Sunday, December 11, 2011

Frank Luke: The Most Bad Ass Medal of Honor Recipient

The Medal of Honor has a long history of being awarded to great heroes. In fact the award has been given to some 3,400 men who served the United States, but there is one that I'd like to especially highlight, Frank Luke. Now why Frank Luke? I mean there are some 3,400 other brave souls that I could choose from, but Luke stands out above the rest for two reasons. First, he has been overshadowed and two he might be the biggest bad ass of World War I. As we will see Luke deserves more then just to be a Medal of Honor recipient, but a national hero and be honored for his actions.

From the very beginning Luke was destined to be a bad ass. His family immigrated from Germany to Arizona in the 1870s. Seriously, Arizona in the 1870s? It was like a baron waste land in the 1870s. Either way that is where the Luke family established their home. As Luke grew up he working in a copper mine, again, seriously a kid working in a cooper mine? Luke was also quite the athlete and was well known in the area for his bare knuckle boxing matches. These feats were all achieved before the young Luke reached the age of 18. Then in 1917 when America entered World War I there was only one  thing Luke could do and that was go over to Europe and beat back the Huns. So, Luke joined the U.S. Signal Corps and was placed in the 27th Aero Squadron. It wouldn't be long before Luke was flying high and shooting down those want to be Red Barons.

As Luke completed his training he grew a reputation for being a tough guy. During training, Luke was well known for his reckless flying and disobeying of orders. He also tended to fly alone without any support, just another sign of his arrogance and bad assness. When Luke hit Germany his squad was given the goal of taking down enemy observation balloons. These missions were seen as suicide mission by other pilots but Luke and his longtime friend Joe Wehner volunteered for every mission. In the first 2 weeks Luke was in Germany he took down 14 balloons. In his first dogfight, he shot down two German fighters. That's right, Luke fights two people at a time and still wins. By September 29, 1918 Luke had claimed 18 confirmed kills on top of the 20 some odd balloons which he had destroyed. Yet on September 29, Luke's luck would change and he would face every fighter pilots nightmare, being shot down behind enemy lines.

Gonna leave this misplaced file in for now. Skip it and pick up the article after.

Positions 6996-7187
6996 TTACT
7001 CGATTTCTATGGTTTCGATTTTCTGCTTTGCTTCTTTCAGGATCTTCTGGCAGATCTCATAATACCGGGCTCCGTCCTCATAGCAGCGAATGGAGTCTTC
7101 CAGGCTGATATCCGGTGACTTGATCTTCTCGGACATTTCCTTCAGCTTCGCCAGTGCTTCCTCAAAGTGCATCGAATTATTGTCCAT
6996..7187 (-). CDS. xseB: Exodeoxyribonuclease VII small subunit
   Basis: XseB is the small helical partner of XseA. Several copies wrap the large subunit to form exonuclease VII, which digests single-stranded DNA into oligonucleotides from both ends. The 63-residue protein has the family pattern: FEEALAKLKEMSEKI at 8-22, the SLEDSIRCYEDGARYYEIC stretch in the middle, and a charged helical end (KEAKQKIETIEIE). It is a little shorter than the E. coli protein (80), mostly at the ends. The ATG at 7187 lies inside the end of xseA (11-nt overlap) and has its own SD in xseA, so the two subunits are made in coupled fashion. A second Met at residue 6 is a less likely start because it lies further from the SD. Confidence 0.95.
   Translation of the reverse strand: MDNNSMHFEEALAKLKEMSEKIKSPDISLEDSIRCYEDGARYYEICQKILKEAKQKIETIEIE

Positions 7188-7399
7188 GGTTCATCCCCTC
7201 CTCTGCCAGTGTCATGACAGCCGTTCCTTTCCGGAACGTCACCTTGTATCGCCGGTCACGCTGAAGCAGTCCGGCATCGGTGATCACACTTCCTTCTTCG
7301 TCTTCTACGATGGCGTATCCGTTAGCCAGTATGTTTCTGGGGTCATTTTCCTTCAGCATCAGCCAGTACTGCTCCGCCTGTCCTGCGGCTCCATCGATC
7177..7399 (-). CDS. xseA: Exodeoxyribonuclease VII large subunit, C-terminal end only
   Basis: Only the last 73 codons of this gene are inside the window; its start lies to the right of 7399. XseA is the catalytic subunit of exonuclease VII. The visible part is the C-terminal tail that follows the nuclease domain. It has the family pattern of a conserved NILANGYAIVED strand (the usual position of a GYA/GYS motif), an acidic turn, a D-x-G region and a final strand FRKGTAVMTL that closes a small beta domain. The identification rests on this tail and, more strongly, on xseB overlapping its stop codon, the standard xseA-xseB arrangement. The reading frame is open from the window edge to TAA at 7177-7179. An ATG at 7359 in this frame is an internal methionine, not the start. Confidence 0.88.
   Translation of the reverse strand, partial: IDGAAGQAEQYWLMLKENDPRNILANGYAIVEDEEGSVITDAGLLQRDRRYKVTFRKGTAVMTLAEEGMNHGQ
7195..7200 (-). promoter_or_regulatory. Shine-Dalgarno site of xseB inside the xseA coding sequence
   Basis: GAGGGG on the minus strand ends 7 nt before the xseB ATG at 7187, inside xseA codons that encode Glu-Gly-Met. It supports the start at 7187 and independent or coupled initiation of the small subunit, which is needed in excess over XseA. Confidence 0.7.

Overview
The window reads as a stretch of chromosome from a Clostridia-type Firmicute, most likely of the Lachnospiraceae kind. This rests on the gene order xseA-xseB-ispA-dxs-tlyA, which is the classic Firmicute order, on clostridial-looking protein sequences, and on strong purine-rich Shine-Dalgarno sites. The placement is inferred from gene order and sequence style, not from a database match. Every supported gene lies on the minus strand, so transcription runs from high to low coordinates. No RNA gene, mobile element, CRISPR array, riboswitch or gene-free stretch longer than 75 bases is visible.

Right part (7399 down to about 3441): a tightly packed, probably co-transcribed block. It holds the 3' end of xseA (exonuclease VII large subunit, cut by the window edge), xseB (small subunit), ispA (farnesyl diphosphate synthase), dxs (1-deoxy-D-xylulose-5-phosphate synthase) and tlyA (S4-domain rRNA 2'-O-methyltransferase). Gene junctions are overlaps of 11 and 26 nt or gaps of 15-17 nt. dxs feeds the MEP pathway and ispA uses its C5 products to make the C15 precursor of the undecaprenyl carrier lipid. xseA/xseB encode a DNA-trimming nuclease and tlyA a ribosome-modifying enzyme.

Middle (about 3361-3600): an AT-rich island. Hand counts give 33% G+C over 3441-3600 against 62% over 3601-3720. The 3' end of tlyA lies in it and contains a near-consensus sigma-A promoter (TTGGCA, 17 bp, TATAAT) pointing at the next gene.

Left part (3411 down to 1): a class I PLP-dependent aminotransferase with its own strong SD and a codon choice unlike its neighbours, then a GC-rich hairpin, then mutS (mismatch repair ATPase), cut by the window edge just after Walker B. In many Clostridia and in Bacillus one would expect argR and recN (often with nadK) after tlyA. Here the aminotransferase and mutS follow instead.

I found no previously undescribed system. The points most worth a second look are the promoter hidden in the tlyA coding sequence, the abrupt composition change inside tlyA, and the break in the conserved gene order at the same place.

The day started like any other for Luke, he woke up ready to rain hell on the Jerrys and he did it in typical Luke fashion. He took off that morning unauthorized and was threatened with being arrested for going AWOL. He was on his way to continue balloon hunting and he made his way six miles behind Firtz's line... untouched. It was then when Luke was hit and forced to land in Murvaux, France but not until he took out a few German ground troops. Now this is where Luke really earns his strips as one bad ass American. Beginning hit he tried to make his way to cover, but the Germans were onto him. So being one tough s.o.b. Luke drew his Colt Model 1911 and opened fire. He was found the next day with an empty gun in his hand, surrounded by empty shells and dead from a single wound which he received during his flight. Along with his body and gun was several Heinies. That's right Luke took out targets until the second he died, why does this man not have a holiday yet? The following day Luke was buried by the Germans. After his death and confirmation of his giant balls of steel he was awarded the Medal of Honor which was presented to his father. Luke's legacy was summed up by fellow pilot Eddie Rickenbacker,